The best of EcoWatch, right in your inbox. Sign up for our email newsletter!
Organic Valley's George Siemon—A Living Legend in Sustainable Agriculture
While attending Ohio's largest food and farming conference last weekend, I had the opportunity to sit down with Organic Valley CEO George Siemon. Siemon was the featured keynote speaker at the Ohio Ecological Food and Farm Association's (OEFFA) 34th annual conference in Granville, Ohio.
I'm inspired by Siemon's ability to engage in food advocacy and policy while at the helm of this highly successful business. Organic Valley is an exemplary nearly billion dollar company that shows prioritizing human health and the environment is not only smart business, but vital to creating a sustainable planet for future generations.
SS: How did you get involved in farming and what did you do prior to the formation of the Cooperative Regions of Organic Producer Pools (CROPP) in 1988?
GS: I was your classic back-to-the-lander. I moved to the country and lived close to the land. I got pulled into being a farmer and really enjoyed the traditional wisdom of the older farmers. Then I discovered organic farming. I wasn't raised on a farm, so I was very excited for something new. I milked cows for about 10 years, but then got increasingly frustrated by the marketing system. It wasn't rewarding, it wasn't reasonable and commodity prices didn't make any sense, so the economic part of it wasn't satisfying.
At the same time, the 1985 Farm Bill was the last hurrah of what you call a populous farm movement. There was the unloading of manure on the steps of the USDA [U.S. Department of Agriculture] and the different American radical ag groups, and there was a group in Wisconsin, the Wisconsin Farm Unity. After the 1985 Farm Bill had very disappointing results, they felt that they would not get the kind of help they needed from the government. They needed to find ways to help themselves, and the Wisconsin Farm Unity had the idea of starting value-added co-ops which was very pioneering at that time. It just so happened that one of the board members was in our region and he wanted to start an organic produce co-op, vegetable co-op. So, it was really a political activist group that had the idea to start a co-op that would help do what the government was unwilling to do, which was trying to provide farmers with a viable market.
It was a do-gooder concept that started taking root. We started our co-op in 1988. We had tremendous community support from the beggining.
SS: You were a big part of designing the original organic standards. What can you share on how and why they were formed?
GS: Organics is a unique industry in that they actually want more regulations. There were starting to be state laws on the definition of organic and they were conflicting and it was getting to be a mess, so in 1989 we started the process of a national bill. We passed an organic labeling law in 1990 and right away we noticed that organics was a fairly neutral political issue and crosses many stakeholder groups. It was a unique law in that it has the only congressional empowered advisory group in the whole United States government called the National Organic Standards Board. That took a while to get going. Between 1990 and 2002 there was a long period of time to get the standard up and out. It was very challenging to have a program that covered all the commodities.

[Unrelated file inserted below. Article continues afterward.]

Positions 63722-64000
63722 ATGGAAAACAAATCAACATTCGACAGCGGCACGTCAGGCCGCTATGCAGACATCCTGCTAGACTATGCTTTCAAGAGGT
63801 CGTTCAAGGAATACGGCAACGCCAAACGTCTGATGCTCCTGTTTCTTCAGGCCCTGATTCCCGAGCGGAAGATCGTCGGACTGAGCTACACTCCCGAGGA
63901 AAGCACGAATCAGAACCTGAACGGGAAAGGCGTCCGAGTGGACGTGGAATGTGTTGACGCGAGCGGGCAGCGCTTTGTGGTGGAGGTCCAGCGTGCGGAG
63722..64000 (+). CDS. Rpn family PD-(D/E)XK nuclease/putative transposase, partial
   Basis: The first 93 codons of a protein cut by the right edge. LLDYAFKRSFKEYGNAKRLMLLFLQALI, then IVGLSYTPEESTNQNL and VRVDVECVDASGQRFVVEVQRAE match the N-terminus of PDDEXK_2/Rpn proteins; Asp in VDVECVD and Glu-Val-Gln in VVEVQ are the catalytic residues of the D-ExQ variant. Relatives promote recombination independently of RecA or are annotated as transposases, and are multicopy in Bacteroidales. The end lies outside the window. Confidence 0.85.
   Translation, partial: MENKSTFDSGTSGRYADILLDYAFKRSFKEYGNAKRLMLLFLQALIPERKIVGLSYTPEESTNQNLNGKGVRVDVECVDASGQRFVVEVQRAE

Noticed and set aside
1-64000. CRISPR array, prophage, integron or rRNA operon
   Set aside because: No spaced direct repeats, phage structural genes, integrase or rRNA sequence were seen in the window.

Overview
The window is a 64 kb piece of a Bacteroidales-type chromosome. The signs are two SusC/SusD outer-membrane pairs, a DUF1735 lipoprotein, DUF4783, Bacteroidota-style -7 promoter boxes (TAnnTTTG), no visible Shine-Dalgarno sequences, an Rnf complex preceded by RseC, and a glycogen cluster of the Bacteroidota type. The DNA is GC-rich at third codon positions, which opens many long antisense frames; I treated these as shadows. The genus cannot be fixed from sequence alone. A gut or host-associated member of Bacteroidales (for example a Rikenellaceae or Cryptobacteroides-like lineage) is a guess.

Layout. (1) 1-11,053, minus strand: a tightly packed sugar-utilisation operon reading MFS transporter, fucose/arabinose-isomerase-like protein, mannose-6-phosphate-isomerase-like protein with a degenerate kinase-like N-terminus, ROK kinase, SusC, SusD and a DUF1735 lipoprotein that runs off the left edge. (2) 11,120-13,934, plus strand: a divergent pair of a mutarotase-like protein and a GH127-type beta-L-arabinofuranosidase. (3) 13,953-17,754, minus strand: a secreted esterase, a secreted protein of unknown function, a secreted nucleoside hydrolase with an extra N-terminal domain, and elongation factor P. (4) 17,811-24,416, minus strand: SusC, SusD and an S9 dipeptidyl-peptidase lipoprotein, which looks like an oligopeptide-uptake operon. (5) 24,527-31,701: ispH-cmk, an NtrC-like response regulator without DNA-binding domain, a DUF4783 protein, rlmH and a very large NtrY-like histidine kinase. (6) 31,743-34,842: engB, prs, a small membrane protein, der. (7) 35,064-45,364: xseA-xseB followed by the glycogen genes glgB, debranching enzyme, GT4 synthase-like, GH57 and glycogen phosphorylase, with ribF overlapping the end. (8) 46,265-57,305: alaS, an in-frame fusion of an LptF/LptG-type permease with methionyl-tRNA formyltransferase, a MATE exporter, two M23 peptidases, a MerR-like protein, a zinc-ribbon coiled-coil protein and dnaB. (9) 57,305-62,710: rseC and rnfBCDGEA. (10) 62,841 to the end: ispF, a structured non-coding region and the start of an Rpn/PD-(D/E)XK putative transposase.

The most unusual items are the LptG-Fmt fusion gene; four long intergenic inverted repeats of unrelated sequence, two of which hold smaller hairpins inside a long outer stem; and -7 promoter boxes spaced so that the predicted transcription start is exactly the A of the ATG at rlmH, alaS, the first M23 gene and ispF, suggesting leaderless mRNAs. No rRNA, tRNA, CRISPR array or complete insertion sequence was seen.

We have the strictest standard in the world and we should be proud of that.
SS: Local vs. organic, what do you think?
GS: First off, organics is part of the movement of people reconnecting to their food and that's the good news. Seeing how it affects their lives and so naturally local is part of that same reconnecting to your food. I could never comprehend the local vs. organic because it would seem that if you're reconnecting with your food and concerned about your food and your local community that you would be concerned about farming organically in your local community and not polluting your watershed. To me it's a way over played conversation.
There are farmers that farm organically that don't get certified. That's a different story. They are still organic, they just can't use the USDA seal. So to me supporting local chemical farmers vs. an organic farmer, I'm pretty sure that if you look for a local organic farmer you'd find one. You should always support your local people because that's your local community.
Local is a value that needs to be built on top of organics, not a value instead of organics. It should be organics plus other values because organics only go so far on its value model. It tells you how food is produced. It doesn't tell you that it was produced locally. It doesn't tell you if it was produced on a small farm or a big farm, or all the things that you as a consumer may choose to think is important. It's a consumer choice issue.